And seven women shall take hold of one man in that day, saying, “We will eat our own bread and wear our own clothes, only let us be called by your name; take away our reproach.” In that day the branch of the LORD shall be beautiful and glorious, and the fruit of the land shall be the pride and honor of the survivors of Israel. And he who is left in Zion and remains in Jerusalem will be called holy, everyone who has been recorded for life in Jerusalem, when the Lord shall have washed away the filth of the daughters of Zion and cleansed the bloodstains of Jerusalem from its midst by a spirit of judgment and by a spirit of burning. Then the LORD will create over the whole site of Mount Zion and over her assemblies a cloud by day, and smoke and the shining of a flaming fire by night; for over all the glory there will be a canopy. There will be a booth for shade by day from the heat, and for a refuge and a shelter from the storm and rain.

Isaiah 3:4-4:6 (abbreviated)

A Nation of Weak Men

This prophecy in Isaiah concerned the ancient nations of Israel and Judah as well as the coming Messiah and His Kingdom, but there are still lessons for us to learn from the example. Look at the sins that brought about this punishment from God: men refusing to take leadership, teachers leading the people astray, oppression by selfish rulers, oppression of neighbor against neighbor, promiscuity, vanity and dominion of women.

When the men God called to leadership refuse to take it, women, children, and fools take it instead. God brings down the proud and avenges the oppressed. He will not sit idly by forever. In time, God will purge His people so that only those worthy and those willing to accept His ways will survive. Men will accept the role that God assigned to them as the heads of their families and the leaders of their people. Women will accept the role that God assigned to them as their husbands’ assistants and supporters.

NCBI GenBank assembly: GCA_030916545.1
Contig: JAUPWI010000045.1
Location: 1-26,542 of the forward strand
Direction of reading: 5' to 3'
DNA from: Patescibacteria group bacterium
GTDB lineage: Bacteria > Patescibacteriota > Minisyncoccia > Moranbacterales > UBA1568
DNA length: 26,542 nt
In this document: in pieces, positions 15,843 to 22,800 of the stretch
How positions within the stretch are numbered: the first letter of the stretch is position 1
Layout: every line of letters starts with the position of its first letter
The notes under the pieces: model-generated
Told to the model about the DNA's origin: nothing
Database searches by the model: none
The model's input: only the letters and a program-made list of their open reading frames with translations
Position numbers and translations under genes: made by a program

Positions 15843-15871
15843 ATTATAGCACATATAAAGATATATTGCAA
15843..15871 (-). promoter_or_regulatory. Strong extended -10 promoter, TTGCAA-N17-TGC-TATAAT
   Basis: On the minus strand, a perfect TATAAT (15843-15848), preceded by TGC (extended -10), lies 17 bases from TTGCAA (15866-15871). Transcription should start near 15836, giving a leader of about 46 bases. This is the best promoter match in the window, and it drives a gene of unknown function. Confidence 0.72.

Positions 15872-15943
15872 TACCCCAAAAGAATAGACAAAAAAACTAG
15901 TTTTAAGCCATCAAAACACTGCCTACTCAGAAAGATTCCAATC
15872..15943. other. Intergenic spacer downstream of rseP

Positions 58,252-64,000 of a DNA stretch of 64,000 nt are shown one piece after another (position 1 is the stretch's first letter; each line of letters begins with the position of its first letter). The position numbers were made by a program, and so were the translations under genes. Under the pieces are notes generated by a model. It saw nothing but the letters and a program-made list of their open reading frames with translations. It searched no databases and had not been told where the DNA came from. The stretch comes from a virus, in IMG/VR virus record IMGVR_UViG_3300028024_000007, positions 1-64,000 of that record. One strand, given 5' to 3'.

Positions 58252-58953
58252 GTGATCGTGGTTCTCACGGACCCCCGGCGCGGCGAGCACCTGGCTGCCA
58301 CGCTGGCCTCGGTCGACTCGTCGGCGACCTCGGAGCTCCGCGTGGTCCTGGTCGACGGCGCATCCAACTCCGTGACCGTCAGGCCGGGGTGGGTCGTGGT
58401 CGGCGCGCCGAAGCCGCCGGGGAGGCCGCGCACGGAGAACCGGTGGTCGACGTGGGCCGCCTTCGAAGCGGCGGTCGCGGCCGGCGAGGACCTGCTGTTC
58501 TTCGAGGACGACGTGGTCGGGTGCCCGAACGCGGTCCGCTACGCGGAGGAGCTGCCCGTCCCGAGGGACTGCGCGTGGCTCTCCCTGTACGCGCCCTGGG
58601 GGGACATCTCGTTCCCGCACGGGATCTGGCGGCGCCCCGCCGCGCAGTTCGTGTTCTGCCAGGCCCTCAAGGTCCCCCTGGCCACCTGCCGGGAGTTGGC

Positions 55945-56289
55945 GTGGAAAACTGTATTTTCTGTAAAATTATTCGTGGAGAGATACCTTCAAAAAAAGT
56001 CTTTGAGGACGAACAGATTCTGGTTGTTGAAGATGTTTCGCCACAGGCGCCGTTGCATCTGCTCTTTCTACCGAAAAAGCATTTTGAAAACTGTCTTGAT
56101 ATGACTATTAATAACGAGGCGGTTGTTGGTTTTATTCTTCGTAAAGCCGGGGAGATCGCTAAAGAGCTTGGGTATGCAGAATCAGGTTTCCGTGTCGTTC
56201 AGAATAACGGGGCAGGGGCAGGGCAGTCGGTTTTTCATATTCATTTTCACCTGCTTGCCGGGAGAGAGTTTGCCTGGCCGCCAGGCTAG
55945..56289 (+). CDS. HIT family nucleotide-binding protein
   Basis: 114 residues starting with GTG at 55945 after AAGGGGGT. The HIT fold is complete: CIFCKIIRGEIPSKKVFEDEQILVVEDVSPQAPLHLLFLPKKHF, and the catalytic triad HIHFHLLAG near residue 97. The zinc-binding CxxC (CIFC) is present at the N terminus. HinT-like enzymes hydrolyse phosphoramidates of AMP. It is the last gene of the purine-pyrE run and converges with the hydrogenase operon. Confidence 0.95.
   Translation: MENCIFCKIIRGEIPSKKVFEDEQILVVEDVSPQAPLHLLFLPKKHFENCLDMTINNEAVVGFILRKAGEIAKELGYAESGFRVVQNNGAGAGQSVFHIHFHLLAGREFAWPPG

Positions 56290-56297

“In that day, seven women will take hold of one man,” the prophet says, and today’s western Christian immediately recoils in horror at the thought. “What!? Women subjecting themselves to the authority of a man?” But this is not a part of the sin, this is a part of the healing process. When men turn to God and accept the leadership He desires for them, and when women turn to their men and accept the headship that God has placed over them, then we will begin to truly see what God can do with His people.

The Symptoms of Decline

These things are specifically listed in Chapter 3 as being good things that God would take away as punishment for their sins; they are the support and sustenance of a nation:

  • Food and water
  • Strong men and soldiers
  • Judges, prophets, administrators, elders, military commanders, honorable men, skilled craftsmen, and eloquent speakers

These things are listed as either sinful or the terrible consequences of the absence of those things listed above:

  • Government by women, children, and weak-minded men
  • Infighting
  • Disrespect for elders
  • Elevation of the disreputable above the honorable
  • Prideful and vain women

The pattern should be obvious. The first list is typical of a well-ordered, patriarchal society. The second is typical of a feminized democracy. Except for the judgeship of Deborah when no man was willing to stand up for the whole people, God’s mandated leadership throughout all of Israel’s history was masculine. Every one of God’s specially appointed kings, priests, elders, and judges (with that one exception) was a man. The only times when women led the nation were times of turmoil and weak-willed men.

Feminism Is an Effect, not the Cause of Trouble

I do not mean that no woman should ever be in a leadership position, or that it is somehow a sin for a woman to have authority over men. Some women are well suited for leadership, and some leadership positions are best occupied by women, and there is no command in God’s Law against women holding leadership positions. We should thank Him that there are competent and willing women available to take charge when all of the men have advocated their responsibilities!